Legendary Restaurateur Willie Mae Seaton Passes Away At Age 99 | Eater

Tragic loss for the city of New Orleans today, with Todd Price reporting that Willie Mae Seaton, founder of the iconic Treme restaurant Willie Mae's Scotch House, has passed away at 99 years of age.

Seaton quickly became known for cooking at the neighborhood bar, but her fried chicken—made with a wet batter that to this day remain's a family secret—was what made her famous.  Despite years of being a "neighborhood secret," Willie Mae's was named as an American Classic by the James Beard Foundation in 2005. Months later, Hurricane Katrina would destroy the restaurant (and Seaton's home), which was rebuilt and reopened in 2007 with the help of the Southern Foodways Alliance and chef John Currence. Since then, Willie Mae's has gained national recognition as a major New Orleans culinary destination known for its long line.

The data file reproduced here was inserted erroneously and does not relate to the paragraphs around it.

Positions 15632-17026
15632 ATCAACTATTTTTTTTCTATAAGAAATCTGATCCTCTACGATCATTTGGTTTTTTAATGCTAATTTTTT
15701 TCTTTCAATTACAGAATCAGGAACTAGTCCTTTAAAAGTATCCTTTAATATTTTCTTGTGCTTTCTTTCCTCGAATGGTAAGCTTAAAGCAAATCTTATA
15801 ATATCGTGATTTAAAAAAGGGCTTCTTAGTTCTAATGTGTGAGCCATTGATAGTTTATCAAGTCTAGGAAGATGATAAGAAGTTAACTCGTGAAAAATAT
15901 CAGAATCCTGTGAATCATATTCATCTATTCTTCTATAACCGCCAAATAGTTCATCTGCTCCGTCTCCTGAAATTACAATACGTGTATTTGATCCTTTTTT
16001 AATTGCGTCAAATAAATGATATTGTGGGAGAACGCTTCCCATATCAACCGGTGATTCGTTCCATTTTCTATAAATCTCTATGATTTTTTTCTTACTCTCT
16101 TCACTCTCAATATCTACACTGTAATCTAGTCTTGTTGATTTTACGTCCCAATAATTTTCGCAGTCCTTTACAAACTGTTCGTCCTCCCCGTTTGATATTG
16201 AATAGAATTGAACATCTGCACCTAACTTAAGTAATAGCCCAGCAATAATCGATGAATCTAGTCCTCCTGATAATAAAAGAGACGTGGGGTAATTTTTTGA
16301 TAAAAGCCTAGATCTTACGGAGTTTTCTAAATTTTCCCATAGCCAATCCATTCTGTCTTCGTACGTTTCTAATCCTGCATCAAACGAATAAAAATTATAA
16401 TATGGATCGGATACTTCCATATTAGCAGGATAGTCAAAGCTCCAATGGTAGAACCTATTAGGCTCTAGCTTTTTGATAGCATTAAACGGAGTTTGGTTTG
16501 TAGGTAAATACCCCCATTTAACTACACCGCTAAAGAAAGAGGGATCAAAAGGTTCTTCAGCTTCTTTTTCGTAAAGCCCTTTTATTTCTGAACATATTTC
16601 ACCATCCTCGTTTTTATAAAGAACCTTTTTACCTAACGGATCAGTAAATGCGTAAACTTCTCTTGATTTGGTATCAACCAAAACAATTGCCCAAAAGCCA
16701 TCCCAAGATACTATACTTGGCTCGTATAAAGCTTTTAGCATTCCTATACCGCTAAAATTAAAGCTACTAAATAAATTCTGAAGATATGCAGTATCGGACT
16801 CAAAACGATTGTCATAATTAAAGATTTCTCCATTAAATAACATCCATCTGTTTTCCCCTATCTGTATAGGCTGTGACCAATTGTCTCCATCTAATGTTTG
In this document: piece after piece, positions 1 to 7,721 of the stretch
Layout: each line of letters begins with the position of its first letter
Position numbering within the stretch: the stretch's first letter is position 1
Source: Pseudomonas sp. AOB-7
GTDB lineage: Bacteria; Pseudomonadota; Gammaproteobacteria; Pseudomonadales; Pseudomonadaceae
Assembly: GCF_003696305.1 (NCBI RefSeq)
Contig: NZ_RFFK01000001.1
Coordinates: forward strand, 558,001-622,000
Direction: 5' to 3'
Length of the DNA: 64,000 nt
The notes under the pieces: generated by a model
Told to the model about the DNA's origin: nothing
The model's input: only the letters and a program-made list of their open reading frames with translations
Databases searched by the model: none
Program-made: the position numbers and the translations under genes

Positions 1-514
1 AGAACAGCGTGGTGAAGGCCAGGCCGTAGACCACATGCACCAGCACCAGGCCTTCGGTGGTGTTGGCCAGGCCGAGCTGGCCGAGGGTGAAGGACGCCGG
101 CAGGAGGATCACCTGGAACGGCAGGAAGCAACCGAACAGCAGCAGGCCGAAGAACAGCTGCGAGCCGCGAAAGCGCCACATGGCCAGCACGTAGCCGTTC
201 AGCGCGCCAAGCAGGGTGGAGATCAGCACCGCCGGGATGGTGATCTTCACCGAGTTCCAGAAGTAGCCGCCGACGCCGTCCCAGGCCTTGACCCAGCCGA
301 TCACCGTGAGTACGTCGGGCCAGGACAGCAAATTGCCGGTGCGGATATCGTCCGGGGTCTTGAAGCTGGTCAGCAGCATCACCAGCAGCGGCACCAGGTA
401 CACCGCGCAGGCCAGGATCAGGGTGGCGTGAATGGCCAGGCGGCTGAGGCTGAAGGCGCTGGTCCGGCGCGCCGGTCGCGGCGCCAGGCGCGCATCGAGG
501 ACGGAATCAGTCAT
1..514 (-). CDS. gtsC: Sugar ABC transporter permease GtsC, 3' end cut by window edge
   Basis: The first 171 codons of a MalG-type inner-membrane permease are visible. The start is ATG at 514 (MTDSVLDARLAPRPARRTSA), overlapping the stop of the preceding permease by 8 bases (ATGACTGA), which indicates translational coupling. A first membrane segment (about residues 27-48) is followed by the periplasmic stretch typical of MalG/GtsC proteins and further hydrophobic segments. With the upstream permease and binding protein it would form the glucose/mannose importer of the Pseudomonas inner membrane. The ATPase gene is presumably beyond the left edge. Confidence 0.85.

Ms. Seaton was born in a Crystal Springs, Miss., and moved to New Orleans during World War II so her husband could work at the Higgins Shipyard. She drove a taxi for five years, worked at a dry cleaners for several more and was a licensed beautician... In 1957, Ms. Seaton turned her beauty shop on the corner of St. Ann and North Tonti streets into a bar, where the house drink was a mix of Scotch and milk.

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